x_t_real = real(x_t);

plot(t, x_t_real);
grid on;
xlabel('Time')
ylabel('Amplitude')
title('Approximation of a periodic waveform using exponential FS')



The waveform generated is,

Fig. 2: Square wave approximation with 5 terms

Obviously, this doesn’t appear to be a perfect square wave. There are squiggles at places where we expect a constant amplitude of 1 or -1. Even the transition at the point of discontinuity does not appear to be a perfect vertical line, rather it has some slope, implying a delay such as that of a ramp function. Bear in mind, that an approximation can be as good as our model, and that the chance of approximating a perfect square wave in this case is next to zero. So, the obvious question which might arise is that what can we do to have a better approximation?

The answer to this question is a simple one. All we need to do is consider more terms while approximating the signal. As we increase the number of terms (change K in the script), the approximation appears to get better and better, and this is shown in fig 3.

Fig. 3: Approximation (clockwise) K = 5, 10, 50, 25

As we can observe from the above plots, when we increase the number of terms in our FS, the approximation appears to get much better. Although, we still notice that the squiggles at the jump discontinuity still persists. This is something known as Gibbs Phenomenon, which will be discussed in one of the upcoming posts.

Now that we have looked at some of the aspects of the exponential FS, let’s see what’s going on in the MATLAB script shown above.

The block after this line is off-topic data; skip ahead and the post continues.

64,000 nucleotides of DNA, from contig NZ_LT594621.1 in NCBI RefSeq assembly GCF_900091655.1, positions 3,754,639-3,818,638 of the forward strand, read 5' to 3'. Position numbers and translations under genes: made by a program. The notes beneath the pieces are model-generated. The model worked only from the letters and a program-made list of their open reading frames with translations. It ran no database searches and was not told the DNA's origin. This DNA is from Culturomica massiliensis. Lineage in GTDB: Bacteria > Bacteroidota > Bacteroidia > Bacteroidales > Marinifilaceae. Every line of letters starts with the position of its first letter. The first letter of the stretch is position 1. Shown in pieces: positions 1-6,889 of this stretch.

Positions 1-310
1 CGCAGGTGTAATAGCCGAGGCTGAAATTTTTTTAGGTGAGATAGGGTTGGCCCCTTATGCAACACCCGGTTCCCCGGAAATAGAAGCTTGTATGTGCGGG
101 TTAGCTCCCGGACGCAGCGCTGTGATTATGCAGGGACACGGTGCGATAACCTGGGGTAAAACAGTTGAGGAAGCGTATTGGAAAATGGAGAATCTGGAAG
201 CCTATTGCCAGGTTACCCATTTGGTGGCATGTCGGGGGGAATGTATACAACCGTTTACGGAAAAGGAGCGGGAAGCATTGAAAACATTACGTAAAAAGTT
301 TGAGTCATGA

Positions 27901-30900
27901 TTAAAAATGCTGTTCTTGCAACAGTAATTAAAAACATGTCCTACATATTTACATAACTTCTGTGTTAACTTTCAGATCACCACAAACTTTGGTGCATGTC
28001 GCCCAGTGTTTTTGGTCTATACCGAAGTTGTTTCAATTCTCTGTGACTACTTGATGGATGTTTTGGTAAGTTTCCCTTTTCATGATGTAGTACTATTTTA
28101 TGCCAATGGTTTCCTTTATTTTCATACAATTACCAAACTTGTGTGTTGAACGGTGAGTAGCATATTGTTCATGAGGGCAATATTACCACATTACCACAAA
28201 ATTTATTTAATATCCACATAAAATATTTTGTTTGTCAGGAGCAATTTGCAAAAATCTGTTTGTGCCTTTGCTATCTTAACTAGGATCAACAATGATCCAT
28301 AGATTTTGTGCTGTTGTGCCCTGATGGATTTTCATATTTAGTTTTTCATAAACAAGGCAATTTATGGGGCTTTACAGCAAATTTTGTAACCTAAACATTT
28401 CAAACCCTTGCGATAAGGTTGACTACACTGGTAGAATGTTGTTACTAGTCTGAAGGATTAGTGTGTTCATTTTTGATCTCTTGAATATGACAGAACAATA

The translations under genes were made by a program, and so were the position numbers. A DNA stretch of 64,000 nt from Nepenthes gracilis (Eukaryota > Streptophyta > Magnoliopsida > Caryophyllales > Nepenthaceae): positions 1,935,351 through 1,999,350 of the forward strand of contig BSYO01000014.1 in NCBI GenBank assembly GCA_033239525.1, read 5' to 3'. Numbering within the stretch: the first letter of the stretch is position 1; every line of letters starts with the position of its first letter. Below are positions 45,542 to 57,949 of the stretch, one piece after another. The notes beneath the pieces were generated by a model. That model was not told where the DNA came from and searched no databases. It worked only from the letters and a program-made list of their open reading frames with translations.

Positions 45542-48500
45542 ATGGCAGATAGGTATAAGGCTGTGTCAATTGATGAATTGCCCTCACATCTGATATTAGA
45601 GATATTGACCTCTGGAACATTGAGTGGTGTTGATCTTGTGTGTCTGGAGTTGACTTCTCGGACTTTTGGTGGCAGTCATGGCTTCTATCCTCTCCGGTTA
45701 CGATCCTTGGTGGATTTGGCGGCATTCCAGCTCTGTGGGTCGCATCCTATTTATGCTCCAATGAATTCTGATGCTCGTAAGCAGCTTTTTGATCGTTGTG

clear all; clc; clf;

N = 8000;                   % # of sample pts
T = 2;                      % Period of x(t)
Wo = 2*pi/T;                % Fundamental freq.
Ts = 0.001;                 % Sampling period
t = 0:Ts:(N-1)*Ts;          % Time vector


This part of the code defines all the required parameters to compute the FS co-efficients and approximate x(t). This part of the code be compared to variable declaration and initialization blocks found in Java or C++. For our approximation, we will be taking N samples of x(t) at every Ts second for the entire length. Hence, we will have T/Ts samples for each period.

x_t = zeros(1,N);           % Initializing
K = 5;                      % # of terms in FS

for k = -K:1:K;
W = k*Wo;
if k == 0
X_k = 0;
else
X_k = [1/(i*2*pi*k)]*[exp(-i*2*pi*k) - 2*exp(-i*pi*k) + 1];
end
x_t = x_t + X_k*exp(i*W*t);
end

x_t_real = real(x_t);

plot(t, x_t_real);
grid on;
xlabel('Time')
ylabel('Amplitude')
title('Approximation of a periodic waveform using exponential FS')


The declaration of x(t) creates a row vector of N elements, with each element initialized to zero. Let’s take a look at the crazy looking FOR loop. The very first statement in the FOR loop, k = -K:1:K, declares the condition for which the loop is valid. For K = 5, the first iteration of the loop starts at k = -5. At the end of each iteration, the value of k is incremented by 1. At the end of the last iteration, k equals the number of terms in approximation.

One might think, that the approximation is 11 terms and not 5 terms as indicated by the value of K. So what the heck is going on? Just remember that an exponential FS is a complex series, and like all complex quantities, each term in an exponential FS has a complex conjugate. The terms on the negative side are just conjugate components to their counterparts on the positive side. Moreover, the term related to k = 0, can be though of as the DC Offset, with respect to the time axis in this case. If X_k were to be a different than 0 for k = 0, then the waveform would have be simply shifted up for X_k > 0, and shifted down for X_k < 0. For this particular example, I have used 0 DC offset, so that the output is centered around the x-axis.

Obviously, this is not the only we in which we can approximate the periodic waveform. There are plenty of algorithms which one might explore. Rather than deriving the expression for the co-efficient by hand, we can just use the built in MATLAB integration function and embed that in the scripting file.

By eprimes Posted in MATLAB